Former fixer admits fraud and campaign finance charges and says hush money payments to women were directed by Trump
Donald Trump’s former personal lawyer Michael Cohen on Tuesday said Trump directed him to make payments that infringed campaign finance laws, in an effort to keep quiet two women who alleged sexual affairs with the billionaire.
The president has denied any knowledge of the payments at the time they were constructed. His role in them could describe him personally into legal jeopardy, legal analysts said.
Lanny Davis, Cohen’s lawyer, said in a tweet:” If those pays were a crime for Michael Cohen, then why wouldn’t they be a crime for Donald Trump?
The disclosure was made as Cohen pleaded guilty to bank scam, tax fraud and campaign finance violations in federal tribunal in New York. At the same time in Alexandria, Virginia, Trump’s former campaign manager Paul Manafort was found guilty of bank fraud, tax fraud and failure to report a foreign bank account.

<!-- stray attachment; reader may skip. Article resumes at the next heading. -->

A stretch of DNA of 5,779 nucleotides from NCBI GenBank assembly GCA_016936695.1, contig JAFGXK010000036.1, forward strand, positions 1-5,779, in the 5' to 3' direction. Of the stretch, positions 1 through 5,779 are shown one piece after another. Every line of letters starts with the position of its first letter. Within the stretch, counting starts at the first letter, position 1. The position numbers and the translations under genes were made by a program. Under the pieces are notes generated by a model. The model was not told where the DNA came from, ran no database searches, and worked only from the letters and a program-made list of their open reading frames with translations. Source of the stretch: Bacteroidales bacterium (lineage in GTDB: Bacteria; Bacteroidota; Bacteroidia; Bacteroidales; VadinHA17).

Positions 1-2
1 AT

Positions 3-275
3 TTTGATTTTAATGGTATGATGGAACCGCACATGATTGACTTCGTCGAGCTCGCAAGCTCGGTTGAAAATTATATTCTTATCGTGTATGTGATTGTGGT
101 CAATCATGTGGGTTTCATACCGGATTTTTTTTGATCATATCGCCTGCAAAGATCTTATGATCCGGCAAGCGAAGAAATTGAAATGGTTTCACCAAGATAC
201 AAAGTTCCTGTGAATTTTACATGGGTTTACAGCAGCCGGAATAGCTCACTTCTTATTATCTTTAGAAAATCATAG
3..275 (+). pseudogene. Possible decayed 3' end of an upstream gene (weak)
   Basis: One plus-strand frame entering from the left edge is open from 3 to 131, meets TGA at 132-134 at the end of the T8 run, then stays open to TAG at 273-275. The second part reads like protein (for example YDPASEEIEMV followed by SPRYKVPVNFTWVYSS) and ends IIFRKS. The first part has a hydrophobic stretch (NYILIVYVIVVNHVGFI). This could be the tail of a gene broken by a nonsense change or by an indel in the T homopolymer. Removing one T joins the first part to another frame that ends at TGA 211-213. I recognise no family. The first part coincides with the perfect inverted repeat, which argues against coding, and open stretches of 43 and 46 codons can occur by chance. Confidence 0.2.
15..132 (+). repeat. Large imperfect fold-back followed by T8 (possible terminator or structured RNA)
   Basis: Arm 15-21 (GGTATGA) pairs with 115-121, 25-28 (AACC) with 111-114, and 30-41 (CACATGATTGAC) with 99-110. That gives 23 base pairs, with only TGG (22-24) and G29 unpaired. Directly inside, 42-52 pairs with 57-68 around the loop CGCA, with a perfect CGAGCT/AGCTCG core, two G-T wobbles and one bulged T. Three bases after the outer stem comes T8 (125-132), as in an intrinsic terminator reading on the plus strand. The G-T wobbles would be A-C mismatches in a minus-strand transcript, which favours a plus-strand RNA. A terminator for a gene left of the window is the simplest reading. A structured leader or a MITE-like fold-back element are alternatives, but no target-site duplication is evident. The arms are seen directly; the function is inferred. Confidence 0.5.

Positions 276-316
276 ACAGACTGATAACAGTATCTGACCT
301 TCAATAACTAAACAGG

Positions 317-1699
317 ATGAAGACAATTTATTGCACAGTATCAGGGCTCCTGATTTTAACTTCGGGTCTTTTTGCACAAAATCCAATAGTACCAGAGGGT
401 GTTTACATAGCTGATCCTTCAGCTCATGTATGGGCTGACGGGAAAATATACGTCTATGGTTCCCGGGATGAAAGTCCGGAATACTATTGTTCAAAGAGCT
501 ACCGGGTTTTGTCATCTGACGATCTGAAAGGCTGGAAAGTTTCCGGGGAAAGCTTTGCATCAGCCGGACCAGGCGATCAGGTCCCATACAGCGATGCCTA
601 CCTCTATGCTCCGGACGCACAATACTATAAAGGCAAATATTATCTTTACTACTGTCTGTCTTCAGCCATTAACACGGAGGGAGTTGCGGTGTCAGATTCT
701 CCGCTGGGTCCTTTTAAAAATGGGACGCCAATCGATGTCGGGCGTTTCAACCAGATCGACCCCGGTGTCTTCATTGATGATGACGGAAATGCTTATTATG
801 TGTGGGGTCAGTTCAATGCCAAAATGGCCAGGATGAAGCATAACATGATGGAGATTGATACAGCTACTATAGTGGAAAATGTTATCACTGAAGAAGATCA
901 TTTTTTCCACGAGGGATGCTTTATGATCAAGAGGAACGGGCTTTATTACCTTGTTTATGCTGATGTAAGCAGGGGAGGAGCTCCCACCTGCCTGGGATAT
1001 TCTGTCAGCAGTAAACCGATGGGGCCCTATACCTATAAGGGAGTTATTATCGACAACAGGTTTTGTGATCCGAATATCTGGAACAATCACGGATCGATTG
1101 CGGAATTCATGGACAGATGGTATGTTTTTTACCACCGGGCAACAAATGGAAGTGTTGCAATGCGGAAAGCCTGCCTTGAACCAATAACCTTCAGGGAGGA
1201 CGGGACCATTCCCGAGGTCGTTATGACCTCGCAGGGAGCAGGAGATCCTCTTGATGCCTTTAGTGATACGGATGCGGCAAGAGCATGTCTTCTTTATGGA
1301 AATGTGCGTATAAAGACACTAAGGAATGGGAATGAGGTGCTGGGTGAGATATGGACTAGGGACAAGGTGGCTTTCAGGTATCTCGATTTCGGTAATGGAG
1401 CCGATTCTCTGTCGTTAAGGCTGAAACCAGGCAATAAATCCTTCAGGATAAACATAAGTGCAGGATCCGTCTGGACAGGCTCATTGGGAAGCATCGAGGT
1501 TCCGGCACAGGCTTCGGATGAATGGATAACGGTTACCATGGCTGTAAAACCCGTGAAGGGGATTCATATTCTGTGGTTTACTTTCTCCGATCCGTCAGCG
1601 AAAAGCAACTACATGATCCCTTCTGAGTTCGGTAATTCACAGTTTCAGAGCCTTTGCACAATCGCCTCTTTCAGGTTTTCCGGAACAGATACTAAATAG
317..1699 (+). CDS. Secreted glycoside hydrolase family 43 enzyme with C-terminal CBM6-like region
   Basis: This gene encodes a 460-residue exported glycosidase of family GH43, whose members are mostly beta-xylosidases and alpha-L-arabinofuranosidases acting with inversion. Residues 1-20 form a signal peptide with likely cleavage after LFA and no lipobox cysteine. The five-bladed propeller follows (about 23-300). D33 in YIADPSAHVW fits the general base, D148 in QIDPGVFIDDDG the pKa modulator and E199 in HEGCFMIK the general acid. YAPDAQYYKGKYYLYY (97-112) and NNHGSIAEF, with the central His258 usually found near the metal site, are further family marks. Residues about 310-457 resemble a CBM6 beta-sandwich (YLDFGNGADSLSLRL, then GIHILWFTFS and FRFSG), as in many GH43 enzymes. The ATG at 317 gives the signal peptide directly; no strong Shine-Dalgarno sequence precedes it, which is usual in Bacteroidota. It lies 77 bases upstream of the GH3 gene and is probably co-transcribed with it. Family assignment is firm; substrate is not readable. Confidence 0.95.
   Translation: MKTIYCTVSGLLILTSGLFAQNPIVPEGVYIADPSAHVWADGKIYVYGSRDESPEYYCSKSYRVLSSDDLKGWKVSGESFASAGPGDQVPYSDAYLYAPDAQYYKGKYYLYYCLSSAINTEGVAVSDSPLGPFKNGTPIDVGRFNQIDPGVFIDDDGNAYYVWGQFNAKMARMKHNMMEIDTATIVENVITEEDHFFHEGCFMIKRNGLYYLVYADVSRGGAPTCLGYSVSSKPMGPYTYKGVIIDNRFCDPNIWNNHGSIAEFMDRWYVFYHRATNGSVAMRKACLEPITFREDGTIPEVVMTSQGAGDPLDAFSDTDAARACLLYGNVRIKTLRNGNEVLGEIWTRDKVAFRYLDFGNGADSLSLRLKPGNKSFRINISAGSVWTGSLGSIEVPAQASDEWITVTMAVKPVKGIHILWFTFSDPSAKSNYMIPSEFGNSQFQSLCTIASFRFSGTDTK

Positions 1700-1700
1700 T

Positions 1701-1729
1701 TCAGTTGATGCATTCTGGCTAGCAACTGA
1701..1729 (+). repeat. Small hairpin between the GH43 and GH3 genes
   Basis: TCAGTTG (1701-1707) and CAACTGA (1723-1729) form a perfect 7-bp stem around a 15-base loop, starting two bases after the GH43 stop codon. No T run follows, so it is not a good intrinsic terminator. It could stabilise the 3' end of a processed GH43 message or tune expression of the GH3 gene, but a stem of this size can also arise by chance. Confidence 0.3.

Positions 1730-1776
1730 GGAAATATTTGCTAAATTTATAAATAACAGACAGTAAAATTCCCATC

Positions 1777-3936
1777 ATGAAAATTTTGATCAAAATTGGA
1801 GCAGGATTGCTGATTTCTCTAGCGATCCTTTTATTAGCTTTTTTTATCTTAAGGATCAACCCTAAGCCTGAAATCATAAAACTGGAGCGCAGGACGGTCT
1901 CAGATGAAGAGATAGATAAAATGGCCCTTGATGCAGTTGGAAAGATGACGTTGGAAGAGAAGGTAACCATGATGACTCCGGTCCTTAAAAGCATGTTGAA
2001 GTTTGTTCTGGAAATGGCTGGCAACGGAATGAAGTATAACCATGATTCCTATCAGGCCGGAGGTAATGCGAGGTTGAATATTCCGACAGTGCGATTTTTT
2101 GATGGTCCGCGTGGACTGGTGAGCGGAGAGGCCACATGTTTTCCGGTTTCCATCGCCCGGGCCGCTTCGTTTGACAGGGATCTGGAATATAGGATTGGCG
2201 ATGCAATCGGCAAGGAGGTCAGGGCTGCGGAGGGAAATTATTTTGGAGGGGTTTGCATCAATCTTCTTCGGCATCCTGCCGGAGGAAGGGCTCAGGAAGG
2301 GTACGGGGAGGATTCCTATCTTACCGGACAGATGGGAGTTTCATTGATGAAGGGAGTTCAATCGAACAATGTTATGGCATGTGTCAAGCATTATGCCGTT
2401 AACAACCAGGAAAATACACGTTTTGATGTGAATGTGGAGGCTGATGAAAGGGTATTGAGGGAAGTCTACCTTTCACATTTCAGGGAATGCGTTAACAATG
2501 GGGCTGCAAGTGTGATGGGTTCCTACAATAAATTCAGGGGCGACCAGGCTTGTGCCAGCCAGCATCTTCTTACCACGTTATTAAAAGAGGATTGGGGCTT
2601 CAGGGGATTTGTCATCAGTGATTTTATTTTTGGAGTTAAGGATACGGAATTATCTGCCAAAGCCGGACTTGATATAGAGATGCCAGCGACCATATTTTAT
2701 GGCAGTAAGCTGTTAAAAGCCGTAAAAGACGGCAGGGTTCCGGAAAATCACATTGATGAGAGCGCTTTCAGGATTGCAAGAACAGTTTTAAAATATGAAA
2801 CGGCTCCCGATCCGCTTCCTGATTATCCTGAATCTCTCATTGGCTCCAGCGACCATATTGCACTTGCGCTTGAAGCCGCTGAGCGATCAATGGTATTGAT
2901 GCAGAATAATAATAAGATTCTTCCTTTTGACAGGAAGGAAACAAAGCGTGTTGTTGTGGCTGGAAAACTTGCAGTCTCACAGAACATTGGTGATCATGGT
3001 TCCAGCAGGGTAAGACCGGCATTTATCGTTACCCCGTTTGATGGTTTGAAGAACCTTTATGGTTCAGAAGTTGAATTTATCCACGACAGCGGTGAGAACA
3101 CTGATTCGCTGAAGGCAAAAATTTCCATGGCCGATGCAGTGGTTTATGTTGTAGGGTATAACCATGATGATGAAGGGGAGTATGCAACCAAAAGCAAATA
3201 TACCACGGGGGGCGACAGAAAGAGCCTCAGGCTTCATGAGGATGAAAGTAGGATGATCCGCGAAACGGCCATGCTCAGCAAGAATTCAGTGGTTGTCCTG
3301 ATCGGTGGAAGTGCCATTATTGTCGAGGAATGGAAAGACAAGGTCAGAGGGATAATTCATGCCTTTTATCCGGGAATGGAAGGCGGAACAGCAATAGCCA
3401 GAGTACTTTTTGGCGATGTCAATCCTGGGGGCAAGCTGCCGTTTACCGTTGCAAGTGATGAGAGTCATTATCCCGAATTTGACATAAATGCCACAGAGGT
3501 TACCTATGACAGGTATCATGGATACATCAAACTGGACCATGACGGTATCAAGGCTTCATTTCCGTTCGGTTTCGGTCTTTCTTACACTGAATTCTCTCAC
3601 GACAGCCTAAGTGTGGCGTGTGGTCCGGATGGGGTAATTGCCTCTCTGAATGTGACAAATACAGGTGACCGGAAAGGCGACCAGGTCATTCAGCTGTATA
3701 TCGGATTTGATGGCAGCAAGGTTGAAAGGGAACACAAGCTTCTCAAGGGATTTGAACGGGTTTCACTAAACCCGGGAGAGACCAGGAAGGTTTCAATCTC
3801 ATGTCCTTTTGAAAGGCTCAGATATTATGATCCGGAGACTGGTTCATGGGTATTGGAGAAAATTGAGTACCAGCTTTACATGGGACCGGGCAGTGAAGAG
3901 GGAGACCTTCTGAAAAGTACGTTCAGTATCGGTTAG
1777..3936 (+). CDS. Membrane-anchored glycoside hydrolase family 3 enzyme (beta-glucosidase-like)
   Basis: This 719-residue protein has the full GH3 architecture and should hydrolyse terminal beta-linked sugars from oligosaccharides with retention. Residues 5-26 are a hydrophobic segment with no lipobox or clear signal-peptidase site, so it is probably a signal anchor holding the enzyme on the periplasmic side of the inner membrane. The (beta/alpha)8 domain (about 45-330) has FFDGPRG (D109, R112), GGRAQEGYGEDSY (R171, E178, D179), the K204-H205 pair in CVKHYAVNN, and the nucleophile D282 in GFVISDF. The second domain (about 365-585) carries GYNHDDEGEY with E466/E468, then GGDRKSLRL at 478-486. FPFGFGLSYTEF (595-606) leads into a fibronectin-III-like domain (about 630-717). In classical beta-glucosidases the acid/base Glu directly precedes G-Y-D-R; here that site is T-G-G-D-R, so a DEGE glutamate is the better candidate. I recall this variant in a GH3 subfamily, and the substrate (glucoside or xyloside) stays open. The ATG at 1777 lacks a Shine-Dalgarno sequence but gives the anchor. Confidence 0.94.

The campaign finance charges against Cohen stemmed from pays he made to the pornographic film actor Stormy Daniels and to the former Playboy model Karen McDougal.
As part of the bargain, Cohen agreed not to challenge any prison sentence from 46 to 63 months.
” Mr Cohen decided he was above the law, and for that he is going to pay a very serious price ,” said deputy US attorney Robert Khuzami outside the district courthouse in Manhattan.
Cohen admitted to attempting to hide billings he made to ” the candidate” for” money to silence two women”, Khuzami said, by submitting invoices for legal services in 2017. In fact there were no such services and the invoices sought reimbursement for the hush payments.
Khuzami accused Trump’s former top deputy of” a pattern of lies and dishonesty over a substantial period of time” that was ” particularly significant when done by a lawyer “.
Cohen admitted to hiding $4.3 m in income over a five-year period, including receipts from loans, from his taxi the enterprises and from brokerage commissions. The subterfuge resulted in $ 1.3 m in unpaid taxes. He also failed to disclose more than $14 m in debt in a mortgage application.
Cohen pleaded guilty to campaign finance charges for causing an unlawful corporate contribution and making an excessive personal contribution for the purpose of affecting the election.
Read more: www.theguardian.com